Nepal IX: Visit The Monastery Under Manaslu
These animals were bred for greater resistance against higher temperature differences. Cows can only tolerate warmer conditions and in the high mountains is already too cold for them. Conversely yaks are only able to survive at high altitudes, where it is cold. Down in the valley would have died from the heat.
To the target Lho village, which is situated at an altitude of 3180 m, we arrived about five o'clock in the afternoon. Lho is a unique village that it is incredibly beautiful view of the "horned mountain" Manaslu. And the outlook is even more beautiful when man wishes the weather as we wished. The next day, early morning, there was no cloud, and when we went to a Buddhist monastery, which stands on a hill above Lho, we could enjoy the spectacular view to the mountain.
We decided to make a trip to the monastery because we have a further point of our trip did not go so far. We therefore time that we spent the morning in and around Lho. The road to the monastery proved to be a really great decision. On the hill we reached "zig-zag path," lined with prayer flags. We met her at a group of young lamas who were smiling happily. When we got up, we photographed the first temple. Then Hari said one of the lamas, if we can come inside. We were not allowed. Inside a ceremony took place. As we see in a moment, today was not a Buddhist festival in the local church and therefore ran all-day prayer.
When we got inside, the magical atmosphere engulfed us induced tone singing and playing musical instruments. It was a prayer performed by music - singing llamas and the drums, trumpets and other instruments. Llamas, who were but one of the main lama children sat in rows and were facing the holy scrolls text by which they sang in chorus. One of the bigger boys sometimes walked with a vessel from which the fragrant smoke drifted, or colouring, which variously rippled. It was really wonderful. Hari, after coming to the temple bowed - hands clasped above his head highlighted, then moved from the chest and abdomen before the end, then lay face down on the floor and touched his head and hands of the country. The entire procedure repeated three times. I initially did not know if I would not imitate him, and I felt a little inappropriately, because all young llamas looked at us curiously. I'd rather not repeat the procedure but Hari and instead I just looked temple that was simply wonderful. The decoration was very varied and colourful, all the images of Buddha, murals and sculptures.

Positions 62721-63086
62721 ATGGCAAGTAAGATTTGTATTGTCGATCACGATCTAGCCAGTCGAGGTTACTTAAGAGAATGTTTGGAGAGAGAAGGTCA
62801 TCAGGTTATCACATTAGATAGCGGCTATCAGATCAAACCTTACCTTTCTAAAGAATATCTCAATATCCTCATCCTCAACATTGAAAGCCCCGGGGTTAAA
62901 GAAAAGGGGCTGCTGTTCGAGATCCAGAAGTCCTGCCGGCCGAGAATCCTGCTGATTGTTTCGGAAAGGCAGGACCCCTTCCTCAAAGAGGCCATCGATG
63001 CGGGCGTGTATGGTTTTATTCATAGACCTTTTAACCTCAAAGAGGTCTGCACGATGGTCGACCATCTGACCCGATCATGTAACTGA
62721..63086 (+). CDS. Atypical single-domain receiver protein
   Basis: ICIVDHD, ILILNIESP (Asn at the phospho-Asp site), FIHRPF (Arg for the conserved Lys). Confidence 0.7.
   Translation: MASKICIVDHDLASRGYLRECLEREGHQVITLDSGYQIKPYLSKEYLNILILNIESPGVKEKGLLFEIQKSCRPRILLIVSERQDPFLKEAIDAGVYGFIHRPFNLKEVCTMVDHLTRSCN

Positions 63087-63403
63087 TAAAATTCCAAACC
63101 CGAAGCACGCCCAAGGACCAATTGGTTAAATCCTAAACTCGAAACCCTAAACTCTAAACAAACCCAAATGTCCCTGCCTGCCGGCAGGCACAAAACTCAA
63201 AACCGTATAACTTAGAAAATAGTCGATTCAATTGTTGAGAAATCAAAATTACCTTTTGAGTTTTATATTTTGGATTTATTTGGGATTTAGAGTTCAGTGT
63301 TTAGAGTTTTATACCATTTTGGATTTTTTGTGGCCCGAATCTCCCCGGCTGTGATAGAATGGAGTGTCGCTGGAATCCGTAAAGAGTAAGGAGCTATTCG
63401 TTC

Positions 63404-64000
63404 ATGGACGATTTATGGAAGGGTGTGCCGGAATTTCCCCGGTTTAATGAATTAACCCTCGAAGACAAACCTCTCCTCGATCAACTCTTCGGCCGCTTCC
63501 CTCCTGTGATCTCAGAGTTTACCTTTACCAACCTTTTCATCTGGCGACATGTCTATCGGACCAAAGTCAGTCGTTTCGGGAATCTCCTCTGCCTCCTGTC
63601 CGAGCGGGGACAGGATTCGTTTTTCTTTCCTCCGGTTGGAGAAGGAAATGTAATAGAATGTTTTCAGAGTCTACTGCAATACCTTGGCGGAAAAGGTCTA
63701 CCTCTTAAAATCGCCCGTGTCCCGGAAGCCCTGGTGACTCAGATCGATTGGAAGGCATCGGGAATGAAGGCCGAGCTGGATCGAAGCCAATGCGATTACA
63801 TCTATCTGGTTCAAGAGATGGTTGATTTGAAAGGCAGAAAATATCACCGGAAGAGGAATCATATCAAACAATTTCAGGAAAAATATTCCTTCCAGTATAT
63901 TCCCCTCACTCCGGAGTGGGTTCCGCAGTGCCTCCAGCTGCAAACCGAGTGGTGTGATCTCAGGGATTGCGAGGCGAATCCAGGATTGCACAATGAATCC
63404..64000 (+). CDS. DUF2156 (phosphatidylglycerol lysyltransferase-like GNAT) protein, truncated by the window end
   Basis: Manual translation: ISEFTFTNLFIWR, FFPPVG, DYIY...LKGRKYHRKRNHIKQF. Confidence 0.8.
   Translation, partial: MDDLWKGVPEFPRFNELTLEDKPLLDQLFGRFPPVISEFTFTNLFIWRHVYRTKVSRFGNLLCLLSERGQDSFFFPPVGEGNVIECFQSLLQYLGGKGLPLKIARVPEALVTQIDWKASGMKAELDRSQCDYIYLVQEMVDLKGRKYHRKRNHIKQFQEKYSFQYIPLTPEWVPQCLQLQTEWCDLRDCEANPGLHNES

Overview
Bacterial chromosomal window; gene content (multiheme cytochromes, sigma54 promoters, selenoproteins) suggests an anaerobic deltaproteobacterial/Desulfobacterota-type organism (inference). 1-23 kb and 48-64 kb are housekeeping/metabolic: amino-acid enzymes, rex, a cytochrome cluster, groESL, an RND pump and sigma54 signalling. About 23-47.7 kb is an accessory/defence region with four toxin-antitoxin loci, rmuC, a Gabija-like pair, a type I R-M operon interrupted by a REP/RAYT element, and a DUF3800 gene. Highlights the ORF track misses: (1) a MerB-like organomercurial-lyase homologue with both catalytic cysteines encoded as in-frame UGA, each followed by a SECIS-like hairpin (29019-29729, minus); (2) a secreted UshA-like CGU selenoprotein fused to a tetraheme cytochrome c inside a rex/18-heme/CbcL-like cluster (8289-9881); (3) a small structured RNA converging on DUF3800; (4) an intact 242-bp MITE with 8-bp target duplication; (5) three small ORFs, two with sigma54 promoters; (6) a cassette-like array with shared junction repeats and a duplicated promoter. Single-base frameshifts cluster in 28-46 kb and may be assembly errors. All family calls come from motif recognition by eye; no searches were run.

After a while of standing and admiring of this beauty, I notice on the edge behind of the Singing Lama, where sat some oriental-looking woman. She motioned for me to let go sit next to her, so I went and others soon joined. Something I tried to say in English, but she was not much to understand. All I understood was that today's feast is celebrated on this prayer in music and that we wish to launch their space. So I did. I settled comfortably cross-legged and absorbed a great atmosphere of prayer.
I do not know how long the ceremony could last, but I know that I could sit there all day. It was but a pause during which us the woman who, as we later learned, named Hannah, introduced the main llama, which results in charge of the local monastery. Then we went to her impulse photographed in front of temple - though I think everyone, so I mean even all the little llama who participated in prayer. It did not, however, that it seemed somehow enthusiastically. When the shooting ended, Hannah said that we have the pictures and video (since Milan was allowed to shoot during the ceremony), after returning home to put on facebook. She mentioned the facebook many times after and it was funny because none of us have any passion for facebook.
Hannah invited us for cup of tea. The main lama was there as well. We got sweet tea with milk, which I really liked, and have fun with the lama. Hannah translated for us. He was interested in different things - where we are, where we now and where, what is the climate in the Czech Republic and so on. He said there is still quite warm, but up in the mountains is a real winter. For me here, the temperature was just right. It was a nice chat. After a while he apologized that he must go to continue the prayers.
Hannah but still stayed and talked with us on. She said she is from Singapore and provides clothing for young lamas in the monastery. He said the charge altogether five Buddhist monasteries - two in Sikkim, Bhutan and two in the Nepal. I asked what little lamas eat and Milan commend me for this question, as Hannah said, they eat tsampu and to show us better what is it she made it for us. And she did. Tsampa is basically raw dough prepared from flour, sugar, butter and tea with milk. It tastes good and it's very rich. Llamas eat it morning and evening every day. For lunch then have rice or something similar. Hannah made three bullets of tsampy for us on site and prepared a cake together for the trip.
Another thing what we learned from Hannah, was that the lamas get up every day at four thirty in the morning and they learn four languages - Tibetan, Nepali, English and Chinese. After tea she took us to the workshop by local artist, who produces small builds from coloured butter. When we parted, Hannah told us to speak with people about the monastery and when we will came there next time, we have to bring sweets for small lamas.
Text/Photo: Kristýna Bartůňková
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